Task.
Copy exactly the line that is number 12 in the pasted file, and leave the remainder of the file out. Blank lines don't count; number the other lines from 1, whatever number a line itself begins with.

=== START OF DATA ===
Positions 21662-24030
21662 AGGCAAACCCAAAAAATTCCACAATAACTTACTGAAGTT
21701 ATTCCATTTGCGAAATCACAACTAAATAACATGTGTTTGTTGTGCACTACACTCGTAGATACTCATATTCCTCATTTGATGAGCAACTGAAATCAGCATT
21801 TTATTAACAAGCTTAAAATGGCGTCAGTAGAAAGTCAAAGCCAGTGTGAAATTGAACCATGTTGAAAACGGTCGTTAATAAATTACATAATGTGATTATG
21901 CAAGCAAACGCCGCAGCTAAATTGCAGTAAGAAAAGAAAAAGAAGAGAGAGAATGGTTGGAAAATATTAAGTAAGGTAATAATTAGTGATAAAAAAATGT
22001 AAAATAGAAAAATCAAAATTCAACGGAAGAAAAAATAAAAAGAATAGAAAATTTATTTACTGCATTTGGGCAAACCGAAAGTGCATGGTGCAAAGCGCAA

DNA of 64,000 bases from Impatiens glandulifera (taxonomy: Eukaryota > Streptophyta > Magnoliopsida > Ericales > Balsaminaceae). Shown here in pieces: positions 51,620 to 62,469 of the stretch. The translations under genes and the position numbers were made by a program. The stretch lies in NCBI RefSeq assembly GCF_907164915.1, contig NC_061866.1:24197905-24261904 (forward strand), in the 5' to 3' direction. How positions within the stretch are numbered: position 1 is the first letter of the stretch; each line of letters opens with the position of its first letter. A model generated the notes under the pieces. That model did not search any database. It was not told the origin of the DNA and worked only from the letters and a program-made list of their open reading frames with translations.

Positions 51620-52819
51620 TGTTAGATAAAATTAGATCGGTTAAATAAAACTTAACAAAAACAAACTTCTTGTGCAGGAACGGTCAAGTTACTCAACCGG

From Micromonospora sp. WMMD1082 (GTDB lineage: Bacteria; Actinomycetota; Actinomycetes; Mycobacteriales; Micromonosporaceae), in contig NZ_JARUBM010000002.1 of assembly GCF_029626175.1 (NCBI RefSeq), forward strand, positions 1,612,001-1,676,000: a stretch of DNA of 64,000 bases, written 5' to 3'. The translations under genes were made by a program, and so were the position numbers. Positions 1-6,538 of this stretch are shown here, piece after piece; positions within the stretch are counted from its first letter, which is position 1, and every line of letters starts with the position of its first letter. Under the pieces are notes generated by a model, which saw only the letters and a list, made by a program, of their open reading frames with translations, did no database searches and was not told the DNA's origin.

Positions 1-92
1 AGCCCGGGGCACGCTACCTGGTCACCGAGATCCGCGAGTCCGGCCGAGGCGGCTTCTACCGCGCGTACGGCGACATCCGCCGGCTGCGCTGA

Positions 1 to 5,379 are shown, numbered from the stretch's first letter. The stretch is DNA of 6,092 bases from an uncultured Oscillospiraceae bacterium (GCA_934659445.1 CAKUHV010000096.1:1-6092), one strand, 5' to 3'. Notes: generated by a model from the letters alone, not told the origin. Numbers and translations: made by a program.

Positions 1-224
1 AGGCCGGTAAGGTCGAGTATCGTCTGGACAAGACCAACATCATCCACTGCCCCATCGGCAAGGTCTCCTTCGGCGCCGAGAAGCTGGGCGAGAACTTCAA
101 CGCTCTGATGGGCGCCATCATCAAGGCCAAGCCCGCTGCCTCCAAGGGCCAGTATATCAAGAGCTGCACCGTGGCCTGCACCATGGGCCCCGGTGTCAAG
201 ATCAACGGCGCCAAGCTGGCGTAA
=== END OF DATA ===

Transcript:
1 AGCCCGGGGCACGCTACCTGGTCACCGAGATCCGCGAGTCCGGCCGAGGCGGCTTCTACCGCGCGTACGGCGACATCCGCCGGCTGCGCTGA